Tuesday, May 29, 2007

NHS Budget problems resolved

The Guardian reports today that their investigations show that the NHS is no longer in deficit, and has a modest surplus instead.

The surplus of half a billion pounds made by the NHS in England during the last financial year was almost as big as the deficit for 2005-06 that caused so much political anguish for Patricia Hewitt 12 months ago. When the results are published next month, they will show all but two of the 10 strategic health authorities substantially underspent their allocations.

This was not a deliberate move to pay back the Treasury the money borrowed during previous excesses. That account had already been squared and the NHS was trying its best to break even.

The Government refused to comment on the size of the surplus ahead of the official figures next month:

"Any surplus will not be wasted," a spokesman said. "It will be invested in future services for patients. Trying to balance the books perfectly is like landing a jumbo jet on a postage stamp. It's hard to come in bang on zero. Two years ago the health secretary asked NHS organisations to eliminate the deficits. They all responded, but a minority of trusts will take a bit longer to turn around. It was a tremendous effort."

..........Gill Morgan, the chief executive of the NHS Confederation which represents managers and trusts, said a half-billion pound surplus amounted to less than 1% of the health service's £75bn turnover. "This shows how hard everyone worked for the collective good of the NHS. We need a debate about whether the service should be allowed a variation of plus or minus 1% as long as we achieve balance over three years, " she said.

I would say that all-in-all the public will be pleased with this. The deficits arose because for the first time in about 40 years, each hospital was obliged to run to budget, rather than blithely spending and expecting central government to bail them out if they over-ran. Predictably some NHS staff claimed it was impossible to run to budget (why? every single other organisation in the land manages, whether public or private, as well as households). Tories tried to make capital by claiming that they themselves would never ask the NHS to run to budget but would find extra money instead (from where? tax rises?).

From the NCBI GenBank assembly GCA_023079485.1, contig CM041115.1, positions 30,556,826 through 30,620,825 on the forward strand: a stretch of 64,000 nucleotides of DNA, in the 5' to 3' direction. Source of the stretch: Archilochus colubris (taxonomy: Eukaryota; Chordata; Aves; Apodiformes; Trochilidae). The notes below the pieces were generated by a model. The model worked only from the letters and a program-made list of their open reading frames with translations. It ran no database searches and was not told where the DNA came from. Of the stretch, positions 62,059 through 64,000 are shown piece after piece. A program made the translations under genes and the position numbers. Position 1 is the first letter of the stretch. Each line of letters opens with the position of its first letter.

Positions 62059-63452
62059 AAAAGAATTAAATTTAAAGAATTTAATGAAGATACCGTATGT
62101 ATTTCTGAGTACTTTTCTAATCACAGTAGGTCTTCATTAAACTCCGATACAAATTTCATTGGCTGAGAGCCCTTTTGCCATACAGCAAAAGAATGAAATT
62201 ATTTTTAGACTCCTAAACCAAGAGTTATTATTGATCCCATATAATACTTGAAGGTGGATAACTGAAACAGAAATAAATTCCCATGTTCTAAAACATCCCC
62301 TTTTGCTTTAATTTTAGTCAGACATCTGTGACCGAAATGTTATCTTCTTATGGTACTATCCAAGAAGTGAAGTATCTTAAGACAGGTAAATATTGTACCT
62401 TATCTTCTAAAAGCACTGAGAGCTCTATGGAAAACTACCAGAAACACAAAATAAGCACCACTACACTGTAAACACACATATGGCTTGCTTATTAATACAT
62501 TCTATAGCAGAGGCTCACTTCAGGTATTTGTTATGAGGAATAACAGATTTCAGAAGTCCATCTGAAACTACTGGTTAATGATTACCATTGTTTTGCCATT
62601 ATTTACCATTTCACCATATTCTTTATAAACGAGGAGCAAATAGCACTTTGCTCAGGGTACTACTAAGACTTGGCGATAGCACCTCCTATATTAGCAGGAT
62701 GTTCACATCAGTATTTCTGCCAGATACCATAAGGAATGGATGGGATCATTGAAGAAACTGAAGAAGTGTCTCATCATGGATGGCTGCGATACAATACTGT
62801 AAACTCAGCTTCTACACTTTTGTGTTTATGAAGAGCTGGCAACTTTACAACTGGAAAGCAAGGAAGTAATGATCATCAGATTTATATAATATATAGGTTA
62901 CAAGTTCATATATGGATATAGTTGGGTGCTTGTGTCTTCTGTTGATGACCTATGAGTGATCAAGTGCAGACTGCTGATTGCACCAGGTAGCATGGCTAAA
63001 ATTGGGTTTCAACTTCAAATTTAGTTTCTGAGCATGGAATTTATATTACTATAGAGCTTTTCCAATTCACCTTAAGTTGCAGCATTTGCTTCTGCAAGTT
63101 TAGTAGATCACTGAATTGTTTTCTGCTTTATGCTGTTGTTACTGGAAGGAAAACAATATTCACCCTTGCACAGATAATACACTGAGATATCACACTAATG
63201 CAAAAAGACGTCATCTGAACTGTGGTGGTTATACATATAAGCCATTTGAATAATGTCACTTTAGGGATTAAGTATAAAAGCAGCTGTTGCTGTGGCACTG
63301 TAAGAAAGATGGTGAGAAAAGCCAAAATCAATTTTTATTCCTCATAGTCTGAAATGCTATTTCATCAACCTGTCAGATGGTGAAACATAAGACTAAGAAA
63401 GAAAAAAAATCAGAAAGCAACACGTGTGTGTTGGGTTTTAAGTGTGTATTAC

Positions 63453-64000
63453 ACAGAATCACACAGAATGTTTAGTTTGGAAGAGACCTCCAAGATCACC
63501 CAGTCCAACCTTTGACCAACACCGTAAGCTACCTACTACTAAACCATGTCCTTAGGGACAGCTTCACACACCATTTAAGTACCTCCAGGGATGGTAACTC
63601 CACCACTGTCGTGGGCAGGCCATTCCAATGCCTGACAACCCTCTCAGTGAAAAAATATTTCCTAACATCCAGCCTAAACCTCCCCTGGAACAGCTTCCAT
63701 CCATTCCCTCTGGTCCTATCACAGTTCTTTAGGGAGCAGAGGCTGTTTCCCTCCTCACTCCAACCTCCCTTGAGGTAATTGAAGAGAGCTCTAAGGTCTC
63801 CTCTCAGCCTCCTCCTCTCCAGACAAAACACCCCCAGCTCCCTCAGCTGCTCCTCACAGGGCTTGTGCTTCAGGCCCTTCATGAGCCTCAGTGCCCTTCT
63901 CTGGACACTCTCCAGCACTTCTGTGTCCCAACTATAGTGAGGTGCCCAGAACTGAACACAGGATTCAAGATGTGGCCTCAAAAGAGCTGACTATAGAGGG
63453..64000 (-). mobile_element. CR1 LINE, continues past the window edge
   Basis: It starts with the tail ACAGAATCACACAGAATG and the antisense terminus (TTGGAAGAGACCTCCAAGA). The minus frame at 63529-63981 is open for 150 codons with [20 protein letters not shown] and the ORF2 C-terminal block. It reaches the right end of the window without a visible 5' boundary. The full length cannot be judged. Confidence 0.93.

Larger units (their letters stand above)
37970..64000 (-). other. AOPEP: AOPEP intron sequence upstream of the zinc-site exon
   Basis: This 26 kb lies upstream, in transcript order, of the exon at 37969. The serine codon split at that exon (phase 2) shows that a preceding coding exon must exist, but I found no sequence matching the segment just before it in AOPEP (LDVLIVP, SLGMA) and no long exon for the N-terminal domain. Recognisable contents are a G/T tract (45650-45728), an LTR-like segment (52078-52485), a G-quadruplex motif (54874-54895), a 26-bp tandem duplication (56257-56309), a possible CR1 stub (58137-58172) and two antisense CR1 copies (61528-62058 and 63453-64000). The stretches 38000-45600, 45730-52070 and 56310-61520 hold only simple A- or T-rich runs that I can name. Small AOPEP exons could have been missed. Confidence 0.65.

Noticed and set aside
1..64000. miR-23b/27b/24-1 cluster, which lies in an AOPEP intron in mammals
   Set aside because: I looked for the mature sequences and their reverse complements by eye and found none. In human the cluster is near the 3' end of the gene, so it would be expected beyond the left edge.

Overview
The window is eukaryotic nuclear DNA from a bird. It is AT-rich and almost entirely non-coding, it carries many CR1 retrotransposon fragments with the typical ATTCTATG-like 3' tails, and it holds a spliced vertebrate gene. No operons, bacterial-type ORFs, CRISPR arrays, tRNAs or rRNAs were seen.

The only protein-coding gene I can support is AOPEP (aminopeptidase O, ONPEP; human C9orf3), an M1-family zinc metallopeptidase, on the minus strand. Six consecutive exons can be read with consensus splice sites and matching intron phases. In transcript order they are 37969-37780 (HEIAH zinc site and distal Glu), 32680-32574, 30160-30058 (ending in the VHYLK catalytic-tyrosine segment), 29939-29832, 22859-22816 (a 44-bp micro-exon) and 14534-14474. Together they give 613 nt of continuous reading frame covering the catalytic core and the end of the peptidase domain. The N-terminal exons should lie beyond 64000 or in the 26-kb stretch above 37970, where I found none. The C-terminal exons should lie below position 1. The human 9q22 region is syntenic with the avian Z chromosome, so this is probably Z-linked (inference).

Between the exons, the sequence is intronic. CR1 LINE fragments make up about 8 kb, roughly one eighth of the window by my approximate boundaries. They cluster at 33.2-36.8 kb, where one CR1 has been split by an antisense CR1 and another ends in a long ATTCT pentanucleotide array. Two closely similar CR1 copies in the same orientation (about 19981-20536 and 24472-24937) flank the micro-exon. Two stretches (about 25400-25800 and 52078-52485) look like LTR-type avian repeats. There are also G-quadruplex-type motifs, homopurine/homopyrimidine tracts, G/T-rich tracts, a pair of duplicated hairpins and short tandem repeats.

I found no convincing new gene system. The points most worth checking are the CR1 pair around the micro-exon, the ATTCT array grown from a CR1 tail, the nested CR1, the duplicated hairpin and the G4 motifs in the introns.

It turns out that hospitals can run to budget, they just needed to learn how. Doing something for the first time is always hard. And now they've learnt, they can keep doing it, indeed it should get easier and easier. This is very important as demographic changes coming up in the next decade will mean more elderly (who are big consumers of health care) being supported by fewer workers. Money will get tight, and it's better that key budget disciplines are learnt now in times of plenty, rather than in the teeth of a possible future crunch. As for the Tories - would you put into power a bunch of numpties who don't believe in holding organisations to their (very generous) budgets? Next thing they'll be telling us that money grows on trees and that you can have more spending than New Labour at the same time as lower taxes. And that pigs will fly.

1 comment:

Anonymous said...

Its like rabbits out of a hat,pure magic